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Preventing Pests in Your Houseplants

Written by Aptive Environmental October 3, 2019

Updated February 7, 2023

The recent revival of the houseplant trend has brought to light the many benefits homeowners can reap from growing foliage indoors. Cleaner air, improved health, and a relaxing living environment make houseplants a great addition to any home, but their presence increases the risk of unknowingly housing annoying pests. While many of these bugs are harmless to humans and animals, knowing nearby plants are crawling with pests is enough to keep any homeowner up at night. Whether you’re a newbie to plant-owning or a veteran green thumb, here’s what you need to know about identifying houseplant pests and preventing an infestation.

Where do Houseplant Pests Come From?

The most common houseplant pests enter our homes through a number of ways. Plants purchased from a nursery or kept outside during the summer months often bring pests indoors. Similarly, pests can hide in opened bags of soil and sneak into your home during the repotting process. Leaving windows and doors open during the warmer months, even by accident, also invites these pests indoors.

While many nurseries and plant shops do their best to minimize houseplant pests, some bugs are too small to be seen by the naked eye, and therefore go undetected. Knowing how to identify houseplant bugs will help you prevent a potential infestation.

Common Houseplant Pests

  1. Aphids

  2. Aphids are one of the most common pests found on houseplants, and can also be one of the most harmful. An aphid is a small, soft-bodied bug that feeds on plant sap. These bugs can be red, yellow, green, black, or brown colored. Because of their feeding habits, these bugs typically infest food plants and leave behind a sticky, sweet residue. This residue attracts other bugs, like ants, to the infected houseplants and can also accelerate the growth of mold. Aphids reproduce rapidly in the spring, meaning within just a few short weeks, your plants could face a massive aphid infestation.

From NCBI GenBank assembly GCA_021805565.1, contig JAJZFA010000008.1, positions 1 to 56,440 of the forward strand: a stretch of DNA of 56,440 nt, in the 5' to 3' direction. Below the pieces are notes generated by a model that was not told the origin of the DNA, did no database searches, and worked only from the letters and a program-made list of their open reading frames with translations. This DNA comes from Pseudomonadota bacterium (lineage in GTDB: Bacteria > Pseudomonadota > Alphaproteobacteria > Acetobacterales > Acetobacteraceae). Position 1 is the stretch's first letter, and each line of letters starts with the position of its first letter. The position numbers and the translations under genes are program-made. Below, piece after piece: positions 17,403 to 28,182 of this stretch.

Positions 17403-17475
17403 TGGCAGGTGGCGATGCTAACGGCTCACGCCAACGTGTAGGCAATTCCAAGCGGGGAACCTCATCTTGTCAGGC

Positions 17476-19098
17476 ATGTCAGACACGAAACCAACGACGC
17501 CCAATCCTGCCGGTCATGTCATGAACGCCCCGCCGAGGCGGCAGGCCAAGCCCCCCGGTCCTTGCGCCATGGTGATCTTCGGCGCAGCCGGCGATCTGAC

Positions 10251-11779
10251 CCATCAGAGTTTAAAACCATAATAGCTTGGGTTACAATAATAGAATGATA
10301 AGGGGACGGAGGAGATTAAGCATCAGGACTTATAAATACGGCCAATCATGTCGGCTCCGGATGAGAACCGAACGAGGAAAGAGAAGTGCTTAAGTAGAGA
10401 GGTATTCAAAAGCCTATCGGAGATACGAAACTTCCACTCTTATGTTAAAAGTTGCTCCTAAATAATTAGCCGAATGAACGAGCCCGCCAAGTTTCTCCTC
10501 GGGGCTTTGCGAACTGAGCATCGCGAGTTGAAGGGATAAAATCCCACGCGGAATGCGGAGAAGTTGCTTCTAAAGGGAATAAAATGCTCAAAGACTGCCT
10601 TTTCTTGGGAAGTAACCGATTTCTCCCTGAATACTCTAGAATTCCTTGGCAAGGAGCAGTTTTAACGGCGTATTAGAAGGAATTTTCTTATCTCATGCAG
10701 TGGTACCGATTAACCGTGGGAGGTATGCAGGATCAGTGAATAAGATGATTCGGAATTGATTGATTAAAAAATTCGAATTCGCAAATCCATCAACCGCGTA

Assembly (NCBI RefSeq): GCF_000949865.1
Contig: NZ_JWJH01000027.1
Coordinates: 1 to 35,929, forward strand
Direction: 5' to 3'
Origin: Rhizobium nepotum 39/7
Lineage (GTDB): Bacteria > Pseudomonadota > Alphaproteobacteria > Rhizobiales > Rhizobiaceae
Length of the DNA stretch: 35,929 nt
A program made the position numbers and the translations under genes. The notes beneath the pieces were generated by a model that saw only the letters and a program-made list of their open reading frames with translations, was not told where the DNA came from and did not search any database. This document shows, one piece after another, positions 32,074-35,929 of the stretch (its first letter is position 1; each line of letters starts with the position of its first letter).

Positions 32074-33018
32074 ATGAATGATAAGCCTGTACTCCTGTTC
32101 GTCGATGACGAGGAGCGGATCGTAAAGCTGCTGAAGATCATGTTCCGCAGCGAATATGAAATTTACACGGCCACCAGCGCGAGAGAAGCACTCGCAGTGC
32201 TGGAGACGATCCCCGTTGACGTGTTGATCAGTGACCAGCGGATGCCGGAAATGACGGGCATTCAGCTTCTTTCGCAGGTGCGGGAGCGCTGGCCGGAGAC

3. Brown scale

  4. While there are over 8,000 species of scale insects, brown scales are the most common scale found on houseplants. They measure just a few millimeters long and appear as small, brown specks on a plant’s stem and leaves, so these insects are difficult to identify until the infestation has become severe. Fortunately, brown scales are relatively immobile, so once you locate a cluster of brown scales it is easy to contain and remove.

  5. Mealybugs

  6. If you’ve ever noticed small, cotton-like spots on a plant, odds are you were seeing a mealybug. These sticky insects can be up to ¼ inch long and don’t cause significant damage to houseplants at lower population levels. However, female mealybugs lay 300-600 eggs at a time. Within a few short weeks, you could experience a mealybug explosion among your houseplants, which can cause your plants to weaken and become more susceptible to diseases.

  7. Whiteflies

  8. Unlike the closely-related mealybugs, whiteflies can actually fly, making it easier to notice an infestation. These bugs congregate on the undersides of leaves and can cause the leaves to yellow and fall off the plant. Whiteflies appear almost translucent and can be identified by their oval, moth-like appearance.